Naryn is the largest region in Kyrgyzstan and occupies the central part of the country. And paradoxically, it is also the most sparsely populated. It is a land where Kyrgyz nomadic life has been preserved, with endless expanses and high mountains.
The Naryn region is ideal for long journeys: Trekking, cycling or travelling by car. The vastness of the region and the small population offer tourists many impressions. The region is famous for its large alpine lakes, the altitude of which does not drop below 3000 m, as well as for numerous beautiful and challenging mountain passes connecting the valleys of the Naryn region.
In Naryn, too, you have the opportunity to get to know the nomadic way of life of the Kyrgyz, which has hardly changed in the last 300 years. And if you are interested in cultural monuments, you should definitely visit Tash-Rabat, one of the oldest Silk Road caravanserais in Central Asia.
Naryn Province is the most extensive and highly mountainous region in the country. More than 70% of the oblast’s territory is occupied by mountain ranges, including the largest range of the Tien Shan, Kokshaal-Too, as well as the At-Bashy, Moldo-Too, Naryn-Too, Suusamyr-Too, etc. ranges. Their average altitude is 3,000-4,000 metres. The mountain ranges are separated by wide intermediate valleys, of which the Ak-Sai Valley, the Arpa Valley and the Kochkor Valley are the best known. The southern part of Naryn Province is the coldest place in Kyrgyzstan. In the aforementioned Ak-Sai Valley, for example, a temperature record of -53 degrees Celsius was set for the country.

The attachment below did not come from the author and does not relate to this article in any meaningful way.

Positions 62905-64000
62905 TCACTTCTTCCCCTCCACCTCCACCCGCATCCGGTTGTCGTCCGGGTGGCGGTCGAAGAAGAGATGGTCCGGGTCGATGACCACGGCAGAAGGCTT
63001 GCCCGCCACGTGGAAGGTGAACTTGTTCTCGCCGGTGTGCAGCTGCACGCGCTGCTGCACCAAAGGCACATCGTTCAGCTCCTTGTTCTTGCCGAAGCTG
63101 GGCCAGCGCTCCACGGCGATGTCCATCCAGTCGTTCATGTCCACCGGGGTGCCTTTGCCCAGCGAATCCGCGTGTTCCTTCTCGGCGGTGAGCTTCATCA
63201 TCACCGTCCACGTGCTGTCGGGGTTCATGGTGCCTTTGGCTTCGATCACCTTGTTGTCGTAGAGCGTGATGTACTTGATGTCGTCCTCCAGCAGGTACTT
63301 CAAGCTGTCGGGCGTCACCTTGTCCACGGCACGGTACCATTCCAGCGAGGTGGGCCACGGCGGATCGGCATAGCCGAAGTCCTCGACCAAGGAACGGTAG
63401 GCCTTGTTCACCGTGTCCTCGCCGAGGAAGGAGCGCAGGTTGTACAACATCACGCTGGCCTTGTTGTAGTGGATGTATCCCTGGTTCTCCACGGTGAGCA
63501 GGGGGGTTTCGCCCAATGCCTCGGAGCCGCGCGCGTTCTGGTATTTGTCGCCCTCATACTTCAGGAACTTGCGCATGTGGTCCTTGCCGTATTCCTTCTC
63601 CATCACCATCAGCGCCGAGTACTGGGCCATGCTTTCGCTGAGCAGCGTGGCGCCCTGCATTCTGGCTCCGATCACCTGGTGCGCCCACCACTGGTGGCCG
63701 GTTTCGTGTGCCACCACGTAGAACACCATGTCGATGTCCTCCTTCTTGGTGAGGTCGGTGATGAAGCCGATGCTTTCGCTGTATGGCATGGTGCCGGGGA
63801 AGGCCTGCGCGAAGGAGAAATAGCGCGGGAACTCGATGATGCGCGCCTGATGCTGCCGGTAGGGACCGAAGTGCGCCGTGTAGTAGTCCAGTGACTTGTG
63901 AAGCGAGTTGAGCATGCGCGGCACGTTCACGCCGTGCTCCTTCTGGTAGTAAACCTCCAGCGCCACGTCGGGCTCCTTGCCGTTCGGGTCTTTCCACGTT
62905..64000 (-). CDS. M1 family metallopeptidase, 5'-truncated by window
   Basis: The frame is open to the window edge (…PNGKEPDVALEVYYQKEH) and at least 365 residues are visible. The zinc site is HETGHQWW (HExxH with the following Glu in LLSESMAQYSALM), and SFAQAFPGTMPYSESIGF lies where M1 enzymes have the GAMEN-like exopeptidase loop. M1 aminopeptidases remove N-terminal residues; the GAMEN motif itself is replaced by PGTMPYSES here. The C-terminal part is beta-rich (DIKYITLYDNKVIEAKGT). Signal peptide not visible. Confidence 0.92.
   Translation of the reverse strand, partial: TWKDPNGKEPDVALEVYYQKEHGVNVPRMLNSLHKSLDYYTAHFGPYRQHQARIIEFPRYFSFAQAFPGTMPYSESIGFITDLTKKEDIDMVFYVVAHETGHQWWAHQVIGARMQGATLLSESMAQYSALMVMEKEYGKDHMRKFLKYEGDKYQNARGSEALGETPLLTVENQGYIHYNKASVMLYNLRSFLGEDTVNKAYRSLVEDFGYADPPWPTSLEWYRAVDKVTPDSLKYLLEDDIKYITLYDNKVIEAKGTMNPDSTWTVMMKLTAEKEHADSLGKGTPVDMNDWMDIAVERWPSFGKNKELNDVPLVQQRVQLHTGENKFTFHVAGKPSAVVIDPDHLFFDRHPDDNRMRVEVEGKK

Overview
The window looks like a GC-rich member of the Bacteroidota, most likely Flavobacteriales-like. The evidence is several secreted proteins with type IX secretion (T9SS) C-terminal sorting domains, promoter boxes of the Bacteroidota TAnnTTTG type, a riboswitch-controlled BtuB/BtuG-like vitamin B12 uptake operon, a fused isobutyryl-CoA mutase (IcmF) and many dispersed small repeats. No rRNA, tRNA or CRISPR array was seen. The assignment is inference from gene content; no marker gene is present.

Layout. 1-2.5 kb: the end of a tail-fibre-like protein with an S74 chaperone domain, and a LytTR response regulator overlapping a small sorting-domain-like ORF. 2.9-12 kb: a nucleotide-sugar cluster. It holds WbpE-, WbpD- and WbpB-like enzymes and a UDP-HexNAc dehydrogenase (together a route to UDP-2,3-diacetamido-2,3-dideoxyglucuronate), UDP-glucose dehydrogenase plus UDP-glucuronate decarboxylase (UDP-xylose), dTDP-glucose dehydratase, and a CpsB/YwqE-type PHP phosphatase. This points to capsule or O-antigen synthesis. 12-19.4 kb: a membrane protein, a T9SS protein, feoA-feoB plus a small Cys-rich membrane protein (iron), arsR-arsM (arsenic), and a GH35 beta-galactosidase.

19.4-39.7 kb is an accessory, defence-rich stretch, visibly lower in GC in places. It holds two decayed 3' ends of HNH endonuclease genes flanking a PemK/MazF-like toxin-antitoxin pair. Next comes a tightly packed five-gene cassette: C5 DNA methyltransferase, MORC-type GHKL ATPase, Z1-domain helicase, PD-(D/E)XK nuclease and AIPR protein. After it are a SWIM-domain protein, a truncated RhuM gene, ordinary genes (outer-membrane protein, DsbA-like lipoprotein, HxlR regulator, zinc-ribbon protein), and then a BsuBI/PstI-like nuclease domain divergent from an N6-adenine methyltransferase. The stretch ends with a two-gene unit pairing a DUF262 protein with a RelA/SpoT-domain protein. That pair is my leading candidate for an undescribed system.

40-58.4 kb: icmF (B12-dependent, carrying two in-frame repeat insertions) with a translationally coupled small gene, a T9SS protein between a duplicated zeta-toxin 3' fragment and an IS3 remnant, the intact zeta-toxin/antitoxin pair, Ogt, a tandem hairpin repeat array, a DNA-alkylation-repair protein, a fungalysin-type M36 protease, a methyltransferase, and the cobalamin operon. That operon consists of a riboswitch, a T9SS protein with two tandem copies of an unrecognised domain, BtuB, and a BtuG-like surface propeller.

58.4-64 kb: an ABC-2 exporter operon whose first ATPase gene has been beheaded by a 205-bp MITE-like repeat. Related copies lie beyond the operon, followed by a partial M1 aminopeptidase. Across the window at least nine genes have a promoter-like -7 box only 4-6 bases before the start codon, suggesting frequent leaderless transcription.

Naryn oblast also has most of the country’s water reserves. The high mountain lakes of Son-Kul, Kel-Suu and Chatyr-Kul are very popular. The largest river of the Tien Shan, the Naryn, also rises here.
Historically, the region has always been inhabited by Kyrgyz nomads, who migrated to these areas in the XI to XIII centuries and still make up 99% of the population. In Naryn, more than elsewhere, the nomadic way of life has remained unchanged for many centuries: The area has always been relatively far from wars, trade routes, etc. This explains the relatively small number of historical and cultural monuments in the region. It was not until the Soviet era that settlements and towns were built in the oblast, roads were constructed, etc.
During the Soviet period, most of the Naryn region was closed to tourism in order to preserve and maintain the region’s amazing nature. As a result, today the Naryn region is an ideal place for ecotourism and excursions into nature.
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